The last part of the PokePaste is the four lines for the move set. Moves may change frequently depending on the coverage you need on a specific Pokémon for common threats to your team. Select or type out the four you think will work best and modify in PS as necessary.

Let’s say you are playing an older generation and want a Tyranitar with Hidden Power Fire to surprise Pokémon like Ferrothorn or Scizor. You would type it as:

  • Hidden Power [Fire]

You now have a good understanding of PokePaste! One Pokémon down, five to go. Get your team uploaded and start battling!


Question: What is PokePaste?

Answer: PokePaste is a tool to quickly upload teams to Pokémon Showdown to use in online, tier-based battling systems. You can use PokePaste to share a team with someone or try out someone else’s team. Trying out different teams helps you learn strengths and weaknesses and how to build a good team for the current metagame.

Question: What information do I need to create a PokePaste?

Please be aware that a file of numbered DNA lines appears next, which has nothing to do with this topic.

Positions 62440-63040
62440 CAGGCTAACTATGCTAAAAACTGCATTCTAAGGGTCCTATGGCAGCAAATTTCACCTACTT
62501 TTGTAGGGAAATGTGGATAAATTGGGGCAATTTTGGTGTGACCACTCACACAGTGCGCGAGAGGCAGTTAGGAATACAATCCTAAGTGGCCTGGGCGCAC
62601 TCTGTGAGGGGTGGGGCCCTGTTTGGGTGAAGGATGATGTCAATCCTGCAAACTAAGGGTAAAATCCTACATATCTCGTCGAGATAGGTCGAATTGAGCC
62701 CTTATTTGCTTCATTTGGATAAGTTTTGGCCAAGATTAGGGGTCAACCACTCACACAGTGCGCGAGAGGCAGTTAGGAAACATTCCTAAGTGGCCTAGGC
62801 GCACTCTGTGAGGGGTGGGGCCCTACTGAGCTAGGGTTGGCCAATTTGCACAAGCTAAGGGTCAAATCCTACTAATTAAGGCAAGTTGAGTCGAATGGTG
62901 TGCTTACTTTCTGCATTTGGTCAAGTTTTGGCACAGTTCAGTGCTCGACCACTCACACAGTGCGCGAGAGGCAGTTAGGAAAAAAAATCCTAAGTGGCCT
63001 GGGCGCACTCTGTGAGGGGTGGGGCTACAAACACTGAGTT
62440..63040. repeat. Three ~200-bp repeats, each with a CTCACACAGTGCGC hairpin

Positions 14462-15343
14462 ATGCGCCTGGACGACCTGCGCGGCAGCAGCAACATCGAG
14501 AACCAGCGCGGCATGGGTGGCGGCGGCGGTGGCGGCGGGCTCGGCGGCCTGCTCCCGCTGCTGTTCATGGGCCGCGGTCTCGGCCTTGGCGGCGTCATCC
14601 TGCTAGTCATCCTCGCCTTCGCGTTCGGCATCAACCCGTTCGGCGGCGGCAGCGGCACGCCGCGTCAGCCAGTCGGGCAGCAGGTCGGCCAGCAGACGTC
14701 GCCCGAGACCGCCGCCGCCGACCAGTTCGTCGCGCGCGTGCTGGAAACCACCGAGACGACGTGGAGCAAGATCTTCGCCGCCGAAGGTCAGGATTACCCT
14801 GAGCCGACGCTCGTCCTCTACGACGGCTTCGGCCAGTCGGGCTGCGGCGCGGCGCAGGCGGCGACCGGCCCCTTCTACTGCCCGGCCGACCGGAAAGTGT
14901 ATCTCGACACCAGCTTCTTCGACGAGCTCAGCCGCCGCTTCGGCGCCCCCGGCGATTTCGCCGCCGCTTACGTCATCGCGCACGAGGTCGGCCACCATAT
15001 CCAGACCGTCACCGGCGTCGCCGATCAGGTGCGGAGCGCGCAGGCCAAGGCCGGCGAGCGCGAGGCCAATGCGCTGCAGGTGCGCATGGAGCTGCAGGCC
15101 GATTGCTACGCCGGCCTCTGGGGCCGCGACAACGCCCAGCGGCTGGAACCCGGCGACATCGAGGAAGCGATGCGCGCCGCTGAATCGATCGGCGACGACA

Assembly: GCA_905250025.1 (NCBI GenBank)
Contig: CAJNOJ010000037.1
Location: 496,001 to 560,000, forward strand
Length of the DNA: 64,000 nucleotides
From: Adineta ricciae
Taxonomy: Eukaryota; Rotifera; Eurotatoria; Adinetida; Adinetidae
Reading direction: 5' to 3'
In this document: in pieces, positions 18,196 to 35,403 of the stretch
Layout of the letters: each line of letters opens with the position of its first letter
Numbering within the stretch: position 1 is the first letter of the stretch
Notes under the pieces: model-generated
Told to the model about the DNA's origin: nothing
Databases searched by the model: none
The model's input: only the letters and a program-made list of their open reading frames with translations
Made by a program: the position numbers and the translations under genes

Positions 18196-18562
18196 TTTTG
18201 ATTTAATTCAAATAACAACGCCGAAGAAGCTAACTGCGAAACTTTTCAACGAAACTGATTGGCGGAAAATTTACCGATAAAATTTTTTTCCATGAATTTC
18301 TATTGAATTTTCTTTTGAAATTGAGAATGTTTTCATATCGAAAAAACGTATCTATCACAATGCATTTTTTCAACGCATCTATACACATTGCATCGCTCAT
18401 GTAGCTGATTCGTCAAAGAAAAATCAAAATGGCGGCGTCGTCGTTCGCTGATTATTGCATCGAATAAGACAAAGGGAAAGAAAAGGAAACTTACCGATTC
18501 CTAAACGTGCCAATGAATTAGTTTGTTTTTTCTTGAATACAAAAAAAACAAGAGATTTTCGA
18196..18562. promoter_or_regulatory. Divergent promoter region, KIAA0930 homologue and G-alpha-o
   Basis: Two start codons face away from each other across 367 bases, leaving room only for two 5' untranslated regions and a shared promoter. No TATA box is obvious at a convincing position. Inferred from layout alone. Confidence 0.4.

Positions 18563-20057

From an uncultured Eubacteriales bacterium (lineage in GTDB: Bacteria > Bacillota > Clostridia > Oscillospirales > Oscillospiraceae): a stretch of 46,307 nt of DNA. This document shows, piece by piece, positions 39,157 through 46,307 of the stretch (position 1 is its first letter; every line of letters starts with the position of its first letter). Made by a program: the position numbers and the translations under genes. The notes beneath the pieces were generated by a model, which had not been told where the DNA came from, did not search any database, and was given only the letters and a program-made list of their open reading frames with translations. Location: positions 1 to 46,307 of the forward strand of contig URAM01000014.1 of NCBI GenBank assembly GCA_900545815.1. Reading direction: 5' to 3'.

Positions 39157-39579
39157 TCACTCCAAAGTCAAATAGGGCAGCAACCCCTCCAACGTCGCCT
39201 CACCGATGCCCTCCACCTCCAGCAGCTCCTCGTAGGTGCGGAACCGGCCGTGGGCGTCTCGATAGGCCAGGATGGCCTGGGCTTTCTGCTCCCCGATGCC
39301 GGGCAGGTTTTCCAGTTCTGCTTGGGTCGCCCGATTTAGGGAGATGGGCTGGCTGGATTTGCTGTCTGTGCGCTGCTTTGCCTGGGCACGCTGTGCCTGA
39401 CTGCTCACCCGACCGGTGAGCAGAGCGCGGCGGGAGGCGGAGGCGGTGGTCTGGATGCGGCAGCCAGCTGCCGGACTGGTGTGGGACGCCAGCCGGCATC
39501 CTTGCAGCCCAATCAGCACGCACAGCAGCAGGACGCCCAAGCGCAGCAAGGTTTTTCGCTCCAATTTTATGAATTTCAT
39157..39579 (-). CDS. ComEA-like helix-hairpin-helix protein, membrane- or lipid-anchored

Answer: Not much information is required—some are optional, and some are assumed if nothing is written. Required information includes the Pokémon’s name, ability (if there is not more than 1), nature, and at least one move. Everything else is optional or assumed. When making a polished team, you will need to specify the item, EVs, and all four moves at a minimum.

Question: I made a PokePaste for my team. What do I do now?

Answer: Go to the Teambuilder in Pokémon Showdown, select the format, then click “Import from text or URL.” Then, highlight and copy your text from PokePaste, and paste it into the large white box. Click save, and your team is ready!

Pokepaste Guide: Conclusion

Pokepaste is a useful way to swap teams with other online battlers. It can dramatically cut down on the planning process when building teams and enables trainers to spend more time battling others and scouting the current metagame state. Once you’ve learned the ropes, pass along your knowledge by making your own unique Pokepaste to share with a friend or the online community. Take a paste, leave a paste!